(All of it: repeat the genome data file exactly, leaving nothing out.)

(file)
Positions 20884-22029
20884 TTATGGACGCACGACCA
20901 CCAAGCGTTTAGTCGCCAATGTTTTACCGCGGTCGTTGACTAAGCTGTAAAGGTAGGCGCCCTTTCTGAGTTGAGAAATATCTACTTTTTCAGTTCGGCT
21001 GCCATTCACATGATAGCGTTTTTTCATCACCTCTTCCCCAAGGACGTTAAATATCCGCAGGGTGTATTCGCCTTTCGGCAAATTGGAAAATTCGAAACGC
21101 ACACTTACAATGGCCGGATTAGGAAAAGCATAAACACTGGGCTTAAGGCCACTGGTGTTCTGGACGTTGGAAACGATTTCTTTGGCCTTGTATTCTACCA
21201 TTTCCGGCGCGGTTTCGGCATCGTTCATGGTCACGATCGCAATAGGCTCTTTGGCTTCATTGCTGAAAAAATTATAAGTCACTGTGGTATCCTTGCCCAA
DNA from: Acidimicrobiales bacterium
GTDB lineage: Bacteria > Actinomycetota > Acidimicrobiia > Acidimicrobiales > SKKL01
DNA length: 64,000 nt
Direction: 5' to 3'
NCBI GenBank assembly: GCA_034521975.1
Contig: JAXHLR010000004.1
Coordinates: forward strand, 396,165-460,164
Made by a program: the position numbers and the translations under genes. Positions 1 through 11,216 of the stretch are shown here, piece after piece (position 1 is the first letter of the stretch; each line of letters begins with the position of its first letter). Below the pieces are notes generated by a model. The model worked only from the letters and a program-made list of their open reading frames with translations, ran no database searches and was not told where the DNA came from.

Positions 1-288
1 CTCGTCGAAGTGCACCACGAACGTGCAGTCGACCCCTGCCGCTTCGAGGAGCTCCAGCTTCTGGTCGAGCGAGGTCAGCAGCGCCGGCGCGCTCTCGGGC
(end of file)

Positions 20884-22029
20884 TTATGGACGCACGACCA
20901 CCAAGCGTTTAGTCGCCAATGTTTTACCGCGGTCGTTGACTAAGCTGTAAAGGTAGGCGCCCTTTCTGAGTTGAGAAATATCTACTTTTTCAGTTCGGCT
21001 GCCATTCACATGATAGCGTTTTTTCATCACCTCTTCCCCAAGGACGTTAAATATCCGCAGGGTGTATTCGCCTTTCGGCAAATTGGAAAATTCGAAACGC
21101 ACACTTACAATGGCCGGATTAGGAAAAGCATAAACACTGGGCTTAAGGCCACTGGTGTTCTGGACGTTGGAAACGATTTCTTTGGCCTTGTATTCTACCA
21201 TTTCCGGCGCGGTTTCGGCATCGTTCATGGTCACGATCGCAATAGGCTCTTTGGCTTCATTGCTGAAAAAATTATAAGTCACTGTGGTATCCTTGCCCAA
DNA from: Acidimicrobiales bacterium
GTDB lineage: Bacteria > Actinomycetota > Acidimicrobiia > Acidimicrobiales > SKKL01
DNA length: 64,000 nt
Direction: 5' to 3'
NCBI GenBank assembly: GCA_034521975.1
Contig: JAXHLR010000004.1
Coordinates: forward strand, 396,165-460,164
Made by a program: the position numbers and the translations under genes. Positions 1 through 11,216 of the stretch are shown here, piece after piece (position 1 is the first letter of the stretch; each line of letters begins with the position of its first letter). Below the pieces are notes generated by a model. The model worked only from the letters and a program-made list of their open reading frames with translations, ran no database searches and was not told where the DNA came from.

Positions 1-288
1 CTCGTCGAAGTGCACCACGAACGTGCAGTCGACCCCTGCCGCTTCGAGGAGCTCCAGCTTCTGGTCGAGCGAGGTCAGCAGCGCCGGCGCGCTCTCGGGC